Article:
Judiciary needs ‘more accountability’, ‘restraint’ in activism (Lead)

April 24th, 2011 - 12:44 am ICT by IANS  

P. Chidambaram New Delhi, April 23 (IANS) As eminent jurists here recommended more accountability for the judiciary, Home Minister P. Chidambaram Saturday said a clean judiciary was the right of every Indian, adding that judicial activism was right so long it concerned human rights and was not on the wrong side of the constitution.

Speaking on “What Ails the Indian Judiciary” the Dr. K.N.Katju Memorial Lecture here , jurists also suggested setting up of independent commission to appoint judges to high courts and the Supreme Court.

“It is the right of every citizen in this country to have a clean judiciary. Litigation in this country is no longer a rare occurrence. Judges have the power of life and death over citizens of this country,” Chidambaram, himself an lawyer, said.

He said those who go to the courts go with the “hope and expectation that justice will be done”.

“The least that they expect from the system is an honest judge, who will do justice according to law,” Chidambaram said.

“Judicial activism that set out to protect the human rights is on the right side. The wrong side of it does not conform to the text of the constitution,” he said.

Referring to the apex court proceedings on Public Distribution system, Chidambram said that certain higher courts are over ambitious as they believe that they can solve every thing.

The home minister said that government was alive to the need to correct the PDS and tackling Maoist violence.

“I firmly believe that it should be done by the executive (government) and the legislature with public support,” Chidambaram said.

He said that America is faced with health care problems including Medicare and medicure, but he was not aware if US Supreme Court has stepped into this area.

According to him, not every problem facing the people could be solved through the directions of the court.

In his keynote address, retired Supreme Court judge Kuldip Singh said the recent reports of corruption in Indian judiciary were “disturbing” despite being “minor as compared to various maladies challenging the Indian society”.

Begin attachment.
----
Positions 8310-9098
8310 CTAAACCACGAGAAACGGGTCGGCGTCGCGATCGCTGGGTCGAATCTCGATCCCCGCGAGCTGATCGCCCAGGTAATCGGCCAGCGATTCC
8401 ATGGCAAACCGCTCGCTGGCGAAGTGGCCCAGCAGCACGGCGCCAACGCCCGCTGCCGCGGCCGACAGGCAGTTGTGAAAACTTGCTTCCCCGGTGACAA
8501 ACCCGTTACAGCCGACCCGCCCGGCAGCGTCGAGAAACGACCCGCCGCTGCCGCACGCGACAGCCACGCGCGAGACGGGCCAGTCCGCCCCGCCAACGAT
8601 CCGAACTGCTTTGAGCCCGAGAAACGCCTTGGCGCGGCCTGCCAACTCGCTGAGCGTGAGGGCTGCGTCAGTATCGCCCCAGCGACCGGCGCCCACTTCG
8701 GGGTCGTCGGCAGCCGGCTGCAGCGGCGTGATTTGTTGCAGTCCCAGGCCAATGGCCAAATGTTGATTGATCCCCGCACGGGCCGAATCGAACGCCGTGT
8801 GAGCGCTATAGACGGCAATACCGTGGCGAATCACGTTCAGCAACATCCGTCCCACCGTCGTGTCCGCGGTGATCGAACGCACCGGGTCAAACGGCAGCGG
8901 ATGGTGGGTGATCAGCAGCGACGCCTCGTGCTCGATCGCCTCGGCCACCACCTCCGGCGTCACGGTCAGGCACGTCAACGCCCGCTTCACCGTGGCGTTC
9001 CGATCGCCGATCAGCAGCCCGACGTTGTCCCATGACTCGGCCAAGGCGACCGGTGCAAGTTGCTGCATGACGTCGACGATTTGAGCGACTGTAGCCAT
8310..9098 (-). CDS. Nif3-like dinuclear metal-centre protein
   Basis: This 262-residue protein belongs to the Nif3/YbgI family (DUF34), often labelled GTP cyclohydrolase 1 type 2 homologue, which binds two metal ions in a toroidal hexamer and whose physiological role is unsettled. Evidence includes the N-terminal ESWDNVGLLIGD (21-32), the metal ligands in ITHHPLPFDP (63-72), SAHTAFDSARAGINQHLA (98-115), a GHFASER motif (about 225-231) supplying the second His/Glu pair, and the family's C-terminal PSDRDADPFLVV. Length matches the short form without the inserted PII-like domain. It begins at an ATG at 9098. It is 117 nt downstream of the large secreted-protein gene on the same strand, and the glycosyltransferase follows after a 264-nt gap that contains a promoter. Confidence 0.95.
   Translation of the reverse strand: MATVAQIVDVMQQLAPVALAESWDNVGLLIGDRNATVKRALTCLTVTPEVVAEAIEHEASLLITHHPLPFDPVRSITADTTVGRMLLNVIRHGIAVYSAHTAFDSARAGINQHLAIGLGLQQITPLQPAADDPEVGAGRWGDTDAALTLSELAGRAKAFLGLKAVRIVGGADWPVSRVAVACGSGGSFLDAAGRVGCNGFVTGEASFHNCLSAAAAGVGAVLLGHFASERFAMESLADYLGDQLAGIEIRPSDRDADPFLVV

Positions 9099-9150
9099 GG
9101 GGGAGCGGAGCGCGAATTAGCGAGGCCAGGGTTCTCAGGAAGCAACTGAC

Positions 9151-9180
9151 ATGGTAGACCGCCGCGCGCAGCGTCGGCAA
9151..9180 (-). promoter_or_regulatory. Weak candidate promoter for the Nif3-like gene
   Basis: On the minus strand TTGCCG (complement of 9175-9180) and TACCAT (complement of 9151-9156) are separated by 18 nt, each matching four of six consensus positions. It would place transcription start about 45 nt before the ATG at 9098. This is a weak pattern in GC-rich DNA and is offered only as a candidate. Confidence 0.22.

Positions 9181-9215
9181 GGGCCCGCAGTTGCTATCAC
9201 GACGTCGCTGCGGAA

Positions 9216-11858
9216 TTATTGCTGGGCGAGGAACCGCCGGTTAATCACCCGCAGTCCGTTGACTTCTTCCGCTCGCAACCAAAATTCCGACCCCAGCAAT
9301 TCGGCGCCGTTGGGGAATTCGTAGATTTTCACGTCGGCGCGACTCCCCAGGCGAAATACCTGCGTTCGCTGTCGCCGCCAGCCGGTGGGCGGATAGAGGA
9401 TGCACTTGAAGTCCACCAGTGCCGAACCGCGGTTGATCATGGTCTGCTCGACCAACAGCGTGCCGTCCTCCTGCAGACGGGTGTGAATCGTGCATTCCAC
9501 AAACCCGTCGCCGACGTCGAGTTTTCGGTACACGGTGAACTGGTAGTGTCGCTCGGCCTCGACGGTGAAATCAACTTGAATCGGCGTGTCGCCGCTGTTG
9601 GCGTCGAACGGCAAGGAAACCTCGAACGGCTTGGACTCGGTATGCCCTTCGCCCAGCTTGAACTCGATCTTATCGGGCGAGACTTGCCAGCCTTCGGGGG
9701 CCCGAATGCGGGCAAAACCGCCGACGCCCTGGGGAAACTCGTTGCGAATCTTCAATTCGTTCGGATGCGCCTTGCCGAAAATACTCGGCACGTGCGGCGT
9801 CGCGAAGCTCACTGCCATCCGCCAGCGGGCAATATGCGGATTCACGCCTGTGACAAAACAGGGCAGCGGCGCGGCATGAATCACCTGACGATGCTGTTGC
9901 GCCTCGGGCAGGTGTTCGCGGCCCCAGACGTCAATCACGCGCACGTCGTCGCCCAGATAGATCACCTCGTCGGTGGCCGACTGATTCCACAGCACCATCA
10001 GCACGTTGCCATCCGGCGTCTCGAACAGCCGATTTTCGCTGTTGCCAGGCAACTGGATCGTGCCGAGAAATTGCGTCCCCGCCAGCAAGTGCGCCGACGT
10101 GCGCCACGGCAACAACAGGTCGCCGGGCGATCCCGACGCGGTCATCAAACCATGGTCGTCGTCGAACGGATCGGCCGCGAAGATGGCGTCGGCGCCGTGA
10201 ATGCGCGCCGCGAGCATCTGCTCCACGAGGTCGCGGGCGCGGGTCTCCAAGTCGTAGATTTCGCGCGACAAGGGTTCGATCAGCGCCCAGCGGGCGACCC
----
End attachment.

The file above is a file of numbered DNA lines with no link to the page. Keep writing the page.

He said that the ailments inflicting the higher judiciary was still in the stage of infection and could be treated by taking recourse to complete accountability and transparency in the appointment of judges and the working of the in-house mechanism to deal with acts of wrong doing.

Kuldip Singh, who headed the Delimitation Commission, said that the appointment of the chief justice of the Supreme Court should be on the basis of selection and not seniority.

The former judge, who is credited with saving the existing forest cover of Delhi, said all machinations and tricks of the trade come into play when one knows that who will be the chief justice at any given point of time.

He said that it goes to the credit of the apex court that it never shut it eyes to the ailments inflicting it but was let down by the Lok Sabha, referring to the failed impeachment proceedings against Justice V. Ramaswami.

Former Chief Justice of India, Justice J.S.Verma, said that courts should observe the “Lakshmana Rekha” of their jurisdiction and should not encroach upon the domain of executive and parliament.

However, he said, courts could not shut their doors on the aggrieved person approaching it. In such a situation there was every possibility of such a person taking to recourse to extra legal or unconstitutional means, he said.

He disapproved the apex court monitored sealing drive saying it amounted to usurping the jurisdiction of other instrumentalities of the State and ys governance.

Noted jurist K.K. Venugopal was of the view that the judicial commission for the appointment of judges should include leader of the opposition and certain eminent jurists, who are not members of the bar.

“This will also help in removing the inordinate delay in appointments to the higher judiciary and checking nepotism,” he said.

He said the Supreme Court Bar Association (SCBA) had already passed a resolution accepting the provisions of the Constitution’s 67th Amendment Bill, which provides for setting up of the independent commission.

N. Ram, editor-in-chief of The Hindu, also listed the formation of the commission as an immediate “national agenda”.

“One of the immediate national agenda should be setting up of the National Judicial Commission to make recommendations for judicial appointments in the Supreme Court and high courts and draw up a code of ethics,” Ram said.

Film maker Mahesh Bhatt said that it was very important to deliver justice to the people who are in a hurry to unshackle themselves.

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